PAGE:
RIDE-DIABETES-RIDE:
8:20 a.m. BG pre-fuel: 6.9 – PB&J sandwich (39g)
9 a.m. BG pre-ride: 7.8
Temp. basal: -70%
Time: 2:53:29
Distance: 44.86 km
Average speed: 15.5 km/h 😦
Ride BG: @60 min. 4.1 (applesauce + temp. basal -100%) @130 min. 3.1 (dried apricots) @200 min. 8.9
2:30 p.m. BG post-ride: 10.4
Temp. basal: +70% 2 hours

Cycling and Diabetes: Third Time Lucky

Third Time Lucky.

It took three rides on the bike before I managed near blood sugar perfection.

All the rides began around the same time, a few hours after breakfast, but varied in distance and length. The first ride back, I was chasing lows the entire time, even before we began, my blood sugars were dropping. Ugh.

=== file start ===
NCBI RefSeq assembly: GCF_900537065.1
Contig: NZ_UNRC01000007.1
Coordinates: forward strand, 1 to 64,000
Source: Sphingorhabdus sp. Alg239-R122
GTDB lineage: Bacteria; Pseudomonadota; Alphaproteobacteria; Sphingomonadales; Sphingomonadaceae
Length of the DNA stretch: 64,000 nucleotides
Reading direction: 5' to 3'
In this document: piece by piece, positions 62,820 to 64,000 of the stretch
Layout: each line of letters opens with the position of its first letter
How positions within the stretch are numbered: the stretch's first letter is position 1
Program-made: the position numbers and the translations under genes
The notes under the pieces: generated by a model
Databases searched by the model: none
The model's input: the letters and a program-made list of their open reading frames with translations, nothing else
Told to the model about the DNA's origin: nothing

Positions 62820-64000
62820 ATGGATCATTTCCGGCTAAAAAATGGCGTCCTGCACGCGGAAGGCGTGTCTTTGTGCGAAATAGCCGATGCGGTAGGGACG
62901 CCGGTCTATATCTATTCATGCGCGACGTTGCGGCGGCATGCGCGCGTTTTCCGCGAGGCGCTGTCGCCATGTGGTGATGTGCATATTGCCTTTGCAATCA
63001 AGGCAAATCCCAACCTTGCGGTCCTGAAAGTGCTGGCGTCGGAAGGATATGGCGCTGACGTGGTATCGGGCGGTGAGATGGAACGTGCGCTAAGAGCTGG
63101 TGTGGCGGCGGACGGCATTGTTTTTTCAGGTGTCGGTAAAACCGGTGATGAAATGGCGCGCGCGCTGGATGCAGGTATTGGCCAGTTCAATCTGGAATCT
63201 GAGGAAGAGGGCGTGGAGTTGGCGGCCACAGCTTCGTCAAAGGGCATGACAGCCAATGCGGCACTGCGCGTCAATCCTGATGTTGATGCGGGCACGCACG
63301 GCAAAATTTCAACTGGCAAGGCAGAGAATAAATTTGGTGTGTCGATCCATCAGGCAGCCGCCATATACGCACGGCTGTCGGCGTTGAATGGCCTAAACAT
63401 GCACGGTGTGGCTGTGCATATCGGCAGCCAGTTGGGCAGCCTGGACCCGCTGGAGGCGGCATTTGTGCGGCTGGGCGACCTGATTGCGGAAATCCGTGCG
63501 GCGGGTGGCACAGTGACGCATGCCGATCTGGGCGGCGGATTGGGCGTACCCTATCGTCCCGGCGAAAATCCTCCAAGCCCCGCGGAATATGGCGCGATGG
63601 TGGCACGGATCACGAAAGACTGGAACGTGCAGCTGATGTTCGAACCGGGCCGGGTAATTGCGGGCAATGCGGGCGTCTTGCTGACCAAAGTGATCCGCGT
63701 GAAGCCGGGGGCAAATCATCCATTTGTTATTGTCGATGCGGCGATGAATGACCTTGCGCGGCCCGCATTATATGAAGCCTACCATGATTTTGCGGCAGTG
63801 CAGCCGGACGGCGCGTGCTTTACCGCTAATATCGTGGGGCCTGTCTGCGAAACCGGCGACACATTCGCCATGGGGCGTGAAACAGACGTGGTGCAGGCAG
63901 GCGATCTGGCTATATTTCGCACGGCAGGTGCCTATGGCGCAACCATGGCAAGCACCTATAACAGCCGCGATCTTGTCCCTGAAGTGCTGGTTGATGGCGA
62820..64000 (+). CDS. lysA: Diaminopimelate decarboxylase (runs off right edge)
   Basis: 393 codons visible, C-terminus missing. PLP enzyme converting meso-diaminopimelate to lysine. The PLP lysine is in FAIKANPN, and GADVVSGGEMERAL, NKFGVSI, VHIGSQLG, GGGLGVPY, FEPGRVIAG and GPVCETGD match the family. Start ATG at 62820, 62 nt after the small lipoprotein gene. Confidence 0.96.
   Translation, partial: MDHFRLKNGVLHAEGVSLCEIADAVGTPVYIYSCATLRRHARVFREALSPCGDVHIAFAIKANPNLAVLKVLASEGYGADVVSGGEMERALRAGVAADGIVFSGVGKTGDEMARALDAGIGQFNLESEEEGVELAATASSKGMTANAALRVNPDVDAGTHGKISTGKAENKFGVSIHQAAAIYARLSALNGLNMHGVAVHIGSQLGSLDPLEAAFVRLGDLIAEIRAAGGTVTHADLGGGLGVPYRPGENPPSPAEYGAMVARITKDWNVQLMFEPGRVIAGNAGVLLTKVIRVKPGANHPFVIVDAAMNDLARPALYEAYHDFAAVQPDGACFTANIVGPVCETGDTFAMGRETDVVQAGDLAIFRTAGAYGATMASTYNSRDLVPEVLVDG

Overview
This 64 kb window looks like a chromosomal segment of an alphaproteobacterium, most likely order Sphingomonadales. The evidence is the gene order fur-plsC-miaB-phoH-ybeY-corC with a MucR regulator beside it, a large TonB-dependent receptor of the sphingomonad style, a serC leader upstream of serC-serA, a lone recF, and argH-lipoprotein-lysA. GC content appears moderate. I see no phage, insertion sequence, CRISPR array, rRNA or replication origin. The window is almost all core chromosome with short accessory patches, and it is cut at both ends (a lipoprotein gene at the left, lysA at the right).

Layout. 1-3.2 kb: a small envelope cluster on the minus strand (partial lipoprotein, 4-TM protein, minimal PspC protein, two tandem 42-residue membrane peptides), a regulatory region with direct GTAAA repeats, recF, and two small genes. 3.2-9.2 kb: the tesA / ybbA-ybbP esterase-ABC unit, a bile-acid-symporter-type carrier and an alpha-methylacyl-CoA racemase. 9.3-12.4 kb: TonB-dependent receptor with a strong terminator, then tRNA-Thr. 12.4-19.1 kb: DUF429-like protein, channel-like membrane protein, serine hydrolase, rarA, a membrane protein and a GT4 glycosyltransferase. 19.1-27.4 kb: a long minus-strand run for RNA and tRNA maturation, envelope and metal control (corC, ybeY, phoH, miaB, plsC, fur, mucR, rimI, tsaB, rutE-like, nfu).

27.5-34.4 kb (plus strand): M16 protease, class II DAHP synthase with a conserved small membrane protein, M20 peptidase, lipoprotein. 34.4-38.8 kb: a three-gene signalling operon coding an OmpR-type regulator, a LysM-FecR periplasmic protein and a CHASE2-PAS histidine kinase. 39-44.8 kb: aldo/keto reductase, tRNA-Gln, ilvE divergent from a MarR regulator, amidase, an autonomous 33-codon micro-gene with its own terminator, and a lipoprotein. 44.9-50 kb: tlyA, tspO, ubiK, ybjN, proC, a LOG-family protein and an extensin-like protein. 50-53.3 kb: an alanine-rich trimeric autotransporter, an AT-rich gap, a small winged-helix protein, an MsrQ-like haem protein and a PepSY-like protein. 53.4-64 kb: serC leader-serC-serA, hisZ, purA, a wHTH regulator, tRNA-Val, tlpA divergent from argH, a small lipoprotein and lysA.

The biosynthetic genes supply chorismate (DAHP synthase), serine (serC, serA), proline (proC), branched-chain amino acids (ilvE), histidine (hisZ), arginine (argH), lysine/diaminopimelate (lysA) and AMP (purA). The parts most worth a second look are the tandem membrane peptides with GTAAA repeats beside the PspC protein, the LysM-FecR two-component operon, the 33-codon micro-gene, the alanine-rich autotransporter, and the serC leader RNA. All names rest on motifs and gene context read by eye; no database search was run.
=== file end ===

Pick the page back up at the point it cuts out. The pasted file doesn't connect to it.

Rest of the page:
About 30 minutes before the ride, I inhaled half a peanut butter and jam sandwich on whole grain bread, around 25g carbs, no insulin. My blood sugars were 7.6 before the sandwich, and 20 minutes later were down to 6.1. I dropped my continuous basal insulin down 70 per cent. An hour into the ride, my blood sugars were at 4.5. I ate a savoury salted sweet potato Clif gel, which was all sorts of disgusting, had 2 dried apricots, and turned my basal off completely. At lunch, an hour later, they were 4.2. I had a bowl of smoked salmon soup and a hunk of foccasia bread, no insulin. An hour and a half later, they were 5.1 – more dried apricots. The ride ended at 6.4 to which I increased my basal by 70 per cent over 2 hours, in the hopes of warding off post-ride highs, but instead resulted in a blood sugar crash an hour later.

Well that was a fail.